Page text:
Plural of H0433; gods in the ordinary sense; but specifically used (in the plural thus, especially with the article) of the supreme God; occasionally applied by way of deference to magistrates; and sometimes as a superlative.
hath graciously given 2603
{2603} Prime
חָנַן
chanan
{khaw-nan'}
A primitive root (compare H2583); properly to bend or stoop in kindness to an inferior; to favor, bestow; causatively to implore (that is, move to favor by petition).
z8804
<8804> Grammar
Stem - Qal (See H8851)
Mood - Perfect (See H8816)
Count - 12562
x853
(0853) Complement
אֵת
'eth
{ayth}
Apparently contracted from H0226 in the demonstrative sense of entity; properly self (but generally used to point out more definitely the object of a verb or preposition, even or namely).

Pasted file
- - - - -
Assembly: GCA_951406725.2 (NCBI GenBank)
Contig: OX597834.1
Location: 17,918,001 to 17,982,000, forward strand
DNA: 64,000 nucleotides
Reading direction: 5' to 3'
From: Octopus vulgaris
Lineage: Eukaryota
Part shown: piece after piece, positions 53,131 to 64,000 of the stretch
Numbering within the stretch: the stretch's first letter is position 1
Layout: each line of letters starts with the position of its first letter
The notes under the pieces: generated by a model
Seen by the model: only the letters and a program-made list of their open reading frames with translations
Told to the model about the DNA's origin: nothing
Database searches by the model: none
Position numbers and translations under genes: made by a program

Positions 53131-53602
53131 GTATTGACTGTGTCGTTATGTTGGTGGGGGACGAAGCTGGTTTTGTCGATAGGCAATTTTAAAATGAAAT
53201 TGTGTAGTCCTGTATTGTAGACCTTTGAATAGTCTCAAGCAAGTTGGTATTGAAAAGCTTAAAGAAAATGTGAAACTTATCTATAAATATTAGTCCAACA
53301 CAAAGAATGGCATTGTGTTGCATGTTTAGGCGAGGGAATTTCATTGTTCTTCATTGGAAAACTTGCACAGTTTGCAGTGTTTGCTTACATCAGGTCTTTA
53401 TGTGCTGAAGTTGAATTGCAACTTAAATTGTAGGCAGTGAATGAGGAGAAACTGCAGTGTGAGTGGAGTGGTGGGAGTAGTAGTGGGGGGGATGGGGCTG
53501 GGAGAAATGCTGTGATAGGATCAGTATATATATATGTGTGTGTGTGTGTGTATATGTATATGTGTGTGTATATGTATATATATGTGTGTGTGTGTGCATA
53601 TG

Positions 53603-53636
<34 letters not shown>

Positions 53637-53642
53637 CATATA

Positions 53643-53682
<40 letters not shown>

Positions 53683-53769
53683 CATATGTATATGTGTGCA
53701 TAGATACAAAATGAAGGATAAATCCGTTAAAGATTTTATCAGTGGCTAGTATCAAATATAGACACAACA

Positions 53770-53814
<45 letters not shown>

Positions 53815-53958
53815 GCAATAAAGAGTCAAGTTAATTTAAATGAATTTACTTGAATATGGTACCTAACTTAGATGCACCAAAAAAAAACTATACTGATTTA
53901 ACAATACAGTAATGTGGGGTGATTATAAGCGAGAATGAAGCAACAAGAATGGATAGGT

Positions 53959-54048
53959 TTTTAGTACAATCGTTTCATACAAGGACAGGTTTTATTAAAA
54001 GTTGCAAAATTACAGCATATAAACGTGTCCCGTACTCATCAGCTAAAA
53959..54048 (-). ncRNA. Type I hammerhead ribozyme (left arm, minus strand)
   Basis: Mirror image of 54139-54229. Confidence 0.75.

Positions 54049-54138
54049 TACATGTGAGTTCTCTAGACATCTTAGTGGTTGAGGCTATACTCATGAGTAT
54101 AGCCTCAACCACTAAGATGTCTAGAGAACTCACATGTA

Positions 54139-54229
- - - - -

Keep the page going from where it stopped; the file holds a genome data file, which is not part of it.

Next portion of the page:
thy servant. 5650
{5650} Prime
עֶבֶד
`ebed
{eh'-bed}
From H5647; a servant.
Jamieson-Fausset-Brown Commentary

Genesis 33:5

_ _ Who are those with thee? — It might have been enough to say, They are my children; but Jacob was a pious man, and he could not give even a common answer but in the language of piety (Psalms 127:3; Psalms 113:9; Psalms 107:41).

Matthew Henry's Commentary

Genesis 33:5-15

_ _ We have here the discourse between the two brothers at their meeting, which is very free and friendly, without the least intimation of the old quarrel. It was the best way to say nothing of it. They converse,